The basket swings back and forth, like a pendulum, as the cable lengthens. The boy puts his hand on the small of the girl's back to steady her, and himself. Her muscles tighten instantly under his hand, then gradually relax. She holds the child more firmly.

He leans out over the edge of the basket and peers along the face of the wall, looking for the thing he had whispered of in the streets. Carefully. His bones burn at white heat and his muscles twitch. The plague is working in him as it worked in the baby.

He finds what he seeks far to the right: a flat, one-story building crouched low against the foot of the wall. It looks strange and it takes him a moment to discover the reason. The location. The building is on the wrong side of the wall. Like the cradle, it is outside and unprotected. He takes his hand from the girl to point. "Look," he whispers, "the hospital. . . ."

She nods. They stare at the hospital with a mixture of hope and apprehension. The plague moves quickly once it is in a body, and it is strong in both of them. Their pain is increasing. They need help. The basket steadies under them with a jerk that sends them to their knees. The boy climbs carefully from the basket, clings to its side until his strength returns, and takes the baby from the girl. As she hands it to him, the covering blanket falls away. They stand frozen, staring at the child.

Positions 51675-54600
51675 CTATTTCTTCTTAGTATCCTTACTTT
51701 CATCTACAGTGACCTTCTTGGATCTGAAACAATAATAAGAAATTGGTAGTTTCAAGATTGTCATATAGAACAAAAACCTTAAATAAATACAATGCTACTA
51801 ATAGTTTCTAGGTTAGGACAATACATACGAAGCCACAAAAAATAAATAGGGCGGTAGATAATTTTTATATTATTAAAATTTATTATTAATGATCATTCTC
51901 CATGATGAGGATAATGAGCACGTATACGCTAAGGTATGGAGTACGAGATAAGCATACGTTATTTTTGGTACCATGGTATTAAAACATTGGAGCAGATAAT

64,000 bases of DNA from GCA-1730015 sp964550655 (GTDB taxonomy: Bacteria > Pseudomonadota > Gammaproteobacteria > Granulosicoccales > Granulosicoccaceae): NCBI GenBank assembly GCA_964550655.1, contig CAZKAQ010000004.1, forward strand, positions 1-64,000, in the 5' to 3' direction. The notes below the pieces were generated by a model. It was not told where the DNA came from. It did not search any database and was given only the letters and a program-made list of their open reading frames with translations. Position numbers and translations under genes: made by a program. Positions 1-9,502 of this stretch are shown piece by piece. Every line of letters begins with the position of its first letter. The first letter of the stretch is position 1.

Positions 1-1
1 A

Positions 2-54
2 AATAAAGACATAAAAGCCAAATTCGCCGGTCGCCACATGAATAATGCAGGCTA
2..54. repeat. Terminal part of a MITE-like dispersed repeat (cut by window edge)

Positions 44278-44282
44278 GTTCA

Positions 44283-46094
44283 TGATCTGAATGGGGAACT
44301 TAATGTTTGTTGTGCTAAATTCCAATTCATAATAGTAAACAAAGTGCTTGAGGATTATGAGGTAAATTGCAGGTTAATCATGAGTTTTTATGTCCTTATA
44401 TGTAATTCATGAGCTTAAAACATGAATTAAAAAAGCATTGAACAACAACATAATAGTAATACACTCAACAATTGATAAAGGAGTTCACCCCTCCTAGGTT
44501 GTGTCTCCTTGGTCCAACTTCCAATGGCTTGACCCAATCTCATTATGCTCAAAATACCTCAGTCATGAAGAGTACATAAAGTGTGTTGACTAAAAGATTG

Every muscle in its body is taut. Its skin is strongly colored with the plague's green taint. Its face twists and bulges with an infinitely desperate scream, a cry for mother, for help, for an end to pain, but no sound escapes the yawning mouth. Eventually the boy lays the infant on the ground and helps the girl from the basket. She rests. Then she walks over and looks down at it. A minute passes before she stoops for it. They turn toward the hospital. She carries the infant by one leg.

The trip to the hospital is slow. They both are growing weaker, steadily more distracted by the fire in their blood. Walking is difficult on legs that bend under the weight of their bodies. They rest as often as their need permits, and then they walk.